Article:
You've got to have your doubts, haven't you?
Yet another Jol-induced impoverished performance was displayed this Sunday in an event that, whilst being pleasing on the eye, was frankly cancerous on the brain. It had its moments of inherent class from both corners of the ring, but the game was ultimately lost due to a lack of edge. And our manager's decision making should perhaps be called into serious question as well.
So, it's all not-so-rosy on the Thames any more. Shift and change? Or stick? It's our very own game of SW6 pontoon.
Perhaps Royston Drenthe's early third minute goal set the tone, with the Dutchman taking the ball 30 yards out, switching it onto his left foot and placing it sweetly beyond Mark Schwarzer - who himself is having a torrid affair this season on the statistical front. We've conceded twelve goals so far this campaign, which isn't abysmal, but is hardly symbolic of a defence that have been founded on consistency and restriction over the last few years.
It can't all be Jol's fault though, of course, as injuries have't helped - as Chris Baird's inclusion in the centre of defence can testament - but Everton's early dominance was still somewhat unnerving. Moyes' side languished in 15th place before the game, but Jack Rodwell almost doubled the Blue's lead with a header from six yards out. His effort missed the target, however.
More aerial threats followed - Apostolos Vellios' leapt above Baird but his attempt went over Schwarzer's bar.
Danny Murphy then looked to fray Everton's abundant rhythm, but a combination of both Tim Howard and his goal's framework kept the skipper from firing home a sweetly struck 25 yard shot. Everton were clearly the more eager side, but Jol's men were carving out some respectable openings.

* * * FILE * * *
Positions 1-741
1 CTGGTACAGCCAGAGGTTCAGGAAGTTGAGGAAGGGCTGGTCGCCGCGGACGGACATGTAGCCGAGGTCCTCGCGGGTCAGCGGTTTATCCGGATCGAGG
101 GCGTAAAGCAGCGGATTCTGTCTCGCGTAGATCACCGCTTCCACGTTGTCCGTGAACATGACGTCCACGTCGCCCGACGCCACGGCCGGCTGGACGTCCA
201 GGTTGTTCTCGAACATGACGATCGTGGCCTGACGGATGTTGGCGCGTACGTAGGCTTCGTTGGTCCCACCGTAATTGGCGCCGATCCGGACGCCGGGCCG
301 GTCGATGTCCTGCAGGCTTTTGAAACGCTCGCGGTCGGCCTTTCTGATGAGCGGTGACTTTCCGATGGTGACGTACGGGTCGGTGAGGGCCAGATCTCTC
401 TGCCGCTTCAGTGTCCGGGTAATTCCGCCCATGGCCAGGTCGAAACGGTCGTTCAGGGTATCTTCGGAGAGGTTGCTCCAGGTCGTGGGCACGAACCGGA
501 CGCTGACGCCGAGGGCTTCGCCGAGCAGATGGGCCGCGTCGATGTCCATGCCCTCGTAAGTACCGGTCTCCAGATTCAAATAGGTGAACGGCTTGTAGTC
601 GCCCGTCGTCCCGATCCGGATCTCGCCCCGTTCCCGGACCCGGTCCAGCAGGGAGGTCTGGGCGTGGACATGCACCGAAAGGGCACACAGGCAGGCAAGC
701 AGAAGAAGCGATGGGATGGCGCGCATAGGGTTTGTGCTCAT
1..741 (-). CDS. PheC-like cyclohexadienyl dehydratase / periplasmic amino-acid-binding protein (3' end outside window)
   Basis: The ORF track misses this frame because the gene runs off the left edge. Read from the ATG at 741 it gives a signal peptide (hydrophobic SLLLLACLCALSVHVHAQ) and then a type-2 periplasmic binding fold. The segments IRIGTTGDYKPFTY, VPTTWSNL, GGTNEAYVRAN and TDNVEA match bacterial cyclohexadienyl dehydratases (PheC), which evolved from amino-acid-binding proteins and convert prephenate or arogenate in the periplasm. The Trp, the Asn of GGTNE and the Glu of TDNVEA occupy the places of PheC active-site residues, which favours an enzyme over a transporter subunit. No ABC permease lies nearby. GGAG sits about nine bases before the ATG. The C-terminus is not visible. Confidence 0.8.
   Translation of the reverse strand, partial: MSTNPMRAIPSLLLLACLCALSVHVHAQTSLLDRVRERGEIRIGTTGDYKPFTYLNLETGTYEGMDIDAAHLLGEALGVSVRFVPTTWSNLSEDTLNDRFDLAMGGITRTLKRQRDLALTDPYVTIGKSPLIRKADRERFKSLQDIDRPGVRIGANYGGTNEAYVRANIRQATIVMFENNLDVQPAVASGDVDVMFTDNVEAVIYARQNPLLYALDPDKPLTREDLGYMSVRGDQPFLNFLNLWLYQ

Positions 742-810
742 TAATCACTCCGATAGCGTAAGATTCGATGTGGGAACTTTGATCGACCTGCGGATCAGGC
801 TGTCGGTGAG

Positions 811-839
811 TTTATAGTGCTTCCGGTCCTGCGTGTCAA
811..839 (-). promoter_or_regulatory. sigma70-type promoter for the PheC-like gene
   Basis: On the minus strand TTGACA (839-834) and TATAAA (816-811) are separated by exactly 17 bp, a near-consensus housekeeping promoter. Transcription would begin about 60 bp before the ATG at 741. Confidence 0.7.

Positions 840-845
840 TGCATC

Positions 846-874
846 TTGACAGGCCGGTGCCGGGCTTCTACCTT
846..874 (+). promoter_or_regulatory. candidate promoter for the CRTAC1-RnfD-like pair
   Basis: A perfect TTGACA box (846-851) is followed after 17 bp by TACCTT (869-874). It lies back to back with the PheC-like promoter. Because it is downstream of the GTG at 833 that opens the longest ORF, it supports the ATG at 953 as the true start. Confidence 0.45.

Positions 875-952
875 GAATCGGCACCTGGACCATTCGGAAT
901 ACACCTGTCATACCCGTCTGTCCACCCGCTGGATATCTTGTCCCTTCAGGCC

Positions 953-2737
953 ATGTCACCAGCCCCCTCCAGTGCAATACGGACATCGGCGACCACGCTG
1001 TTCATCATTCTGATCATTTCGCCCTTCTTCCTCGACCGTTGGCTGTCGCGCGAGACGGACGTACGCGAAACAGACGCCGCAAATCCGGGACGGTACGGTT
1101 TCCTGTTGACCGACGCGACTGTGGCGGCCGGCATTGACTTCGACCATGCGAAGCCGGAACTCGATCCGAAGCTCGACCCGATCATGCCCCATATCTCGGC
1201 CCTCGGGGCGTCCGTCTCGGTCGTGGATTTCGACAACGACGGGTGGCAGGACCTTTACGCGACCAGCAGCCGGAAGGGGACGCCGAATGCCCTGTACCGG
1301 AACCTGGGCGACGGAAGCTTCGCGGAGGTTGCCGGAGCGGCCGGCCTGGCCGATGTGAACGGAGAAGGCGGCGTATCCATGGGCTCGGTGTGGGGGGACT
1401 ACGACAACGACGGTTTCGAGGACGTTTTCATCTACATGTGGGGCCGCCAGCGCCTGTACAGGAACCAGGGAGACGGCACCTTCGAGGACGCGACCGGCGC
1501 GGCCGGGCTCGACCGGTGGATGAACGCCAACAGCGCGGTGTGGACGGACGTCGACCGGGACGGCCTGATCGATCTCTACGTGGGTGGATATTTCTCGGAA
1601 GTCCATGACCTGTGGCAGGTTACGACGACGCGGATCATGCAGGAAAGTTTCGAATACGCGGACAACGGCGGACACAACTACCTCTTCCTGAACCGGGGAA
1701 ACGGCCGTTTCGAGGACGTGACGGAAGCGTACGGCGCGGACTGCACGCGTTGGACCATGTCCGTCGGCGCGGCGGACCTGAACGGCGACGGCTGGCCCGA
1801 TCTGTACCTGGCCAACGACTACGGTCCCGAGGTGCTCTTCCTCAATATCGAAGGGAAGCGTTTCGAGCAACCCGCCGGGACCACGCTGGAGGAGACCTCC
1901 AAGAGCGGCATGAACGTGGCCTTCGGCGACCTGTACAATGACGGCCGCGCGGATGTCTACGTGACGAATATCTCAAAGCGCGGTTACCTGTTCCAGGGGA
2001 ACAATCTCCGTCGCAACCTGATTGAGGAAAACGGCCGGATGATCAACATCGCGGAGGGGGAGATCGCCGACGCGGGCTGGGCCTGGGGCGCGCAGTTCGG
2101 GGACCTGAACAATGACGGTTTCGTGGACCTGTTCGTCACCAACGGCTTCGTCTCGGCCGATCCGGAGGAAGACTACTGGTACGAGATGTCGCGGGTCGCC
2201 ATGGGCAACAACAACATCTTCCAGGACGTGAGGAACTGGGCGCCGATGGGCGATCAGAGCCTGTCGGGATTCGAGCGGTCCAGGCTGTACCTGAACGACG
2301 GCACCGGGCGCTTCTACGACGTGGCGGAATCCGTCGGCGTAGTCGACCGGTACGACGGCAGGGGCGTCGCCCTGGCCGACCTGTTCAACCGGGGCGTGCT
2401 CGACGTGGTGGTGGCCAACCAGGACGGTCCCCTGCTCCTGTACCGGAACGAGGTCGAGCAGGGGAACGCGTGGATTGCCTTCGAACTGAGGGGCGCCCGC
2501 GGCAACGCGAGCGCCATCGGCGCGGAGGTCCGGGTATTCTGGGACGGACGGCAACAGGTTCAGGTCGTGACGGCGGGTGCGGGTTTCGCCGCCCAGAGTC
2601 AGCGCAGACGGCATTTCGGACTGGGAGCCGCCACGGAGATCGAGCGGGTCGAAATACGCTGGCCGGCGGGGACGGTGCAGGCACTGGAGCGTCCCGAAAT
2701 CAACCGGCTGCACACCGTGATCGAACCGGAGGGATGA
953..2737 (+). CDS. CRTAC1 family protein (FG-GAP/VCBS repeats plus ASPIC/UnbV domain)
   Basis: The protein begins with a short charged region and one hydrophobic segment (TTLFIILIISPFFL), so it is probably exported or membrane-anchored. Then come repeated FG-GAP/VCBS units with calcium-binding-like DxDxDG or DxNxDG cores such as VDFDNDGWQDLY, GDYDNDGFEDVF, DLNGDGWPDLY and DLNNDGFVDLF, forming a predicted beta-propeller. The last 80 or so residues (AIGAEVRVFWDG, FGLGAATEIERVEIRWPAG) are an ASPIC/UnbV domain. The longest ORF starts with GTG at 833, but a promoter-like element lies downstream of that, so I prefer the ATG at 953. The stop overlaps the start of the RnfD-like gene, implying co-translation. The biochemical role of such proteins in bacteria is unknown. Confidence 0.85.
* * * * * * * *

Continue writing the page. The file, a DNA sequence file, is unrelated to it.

Brede Hangeland displayed Fulham's second half intent, producing a characteristic yet still surprising run into enemy territory. The Norweigan skipped past various challenges but was stopped at the final trench as he approached the goalmouth.
With Fulham's relative control over the early second half exchanges, Moyes' side began to ease the tempo and few chances were created up until Bryan Ruiz's finely taken goal. Three minutes after coming on, the Costa Rican international finally offered a glimpse of the purely masterful set of defrauding tricks he has at his disposal. He received the ball on the left of Howard's penalty area before producing the deftest, most audacious and most assured chip Fulham fans have witnessed since a certain Clint Dempsey goal. As expected, the Cottage erupted and sighed in relief with equal measure.
Schwarzer was then called upon to halt Louis Saha, who himself had received a warm welcome back to the ground where he had made his goalscoring name. Zamora then spurned a wondrous opportunity, rounding Howard and firing over. Only so many guilt edged chances can be blamed on 'not being our day'.
Jol decided to shift the defence, removing Grygera and placing in Aaron Hughes - making his return from injury. The substitution was a sceptical one but wither way, Everton were looking increasingly threatening.
Louis Saha then went on to affirm that we weren't up to task, slotting past Schwarzer afer being put through on goal. Jack Rodwell added a third to compound the misery.
No chants of 'Get Jol out', but thoughts aplenty.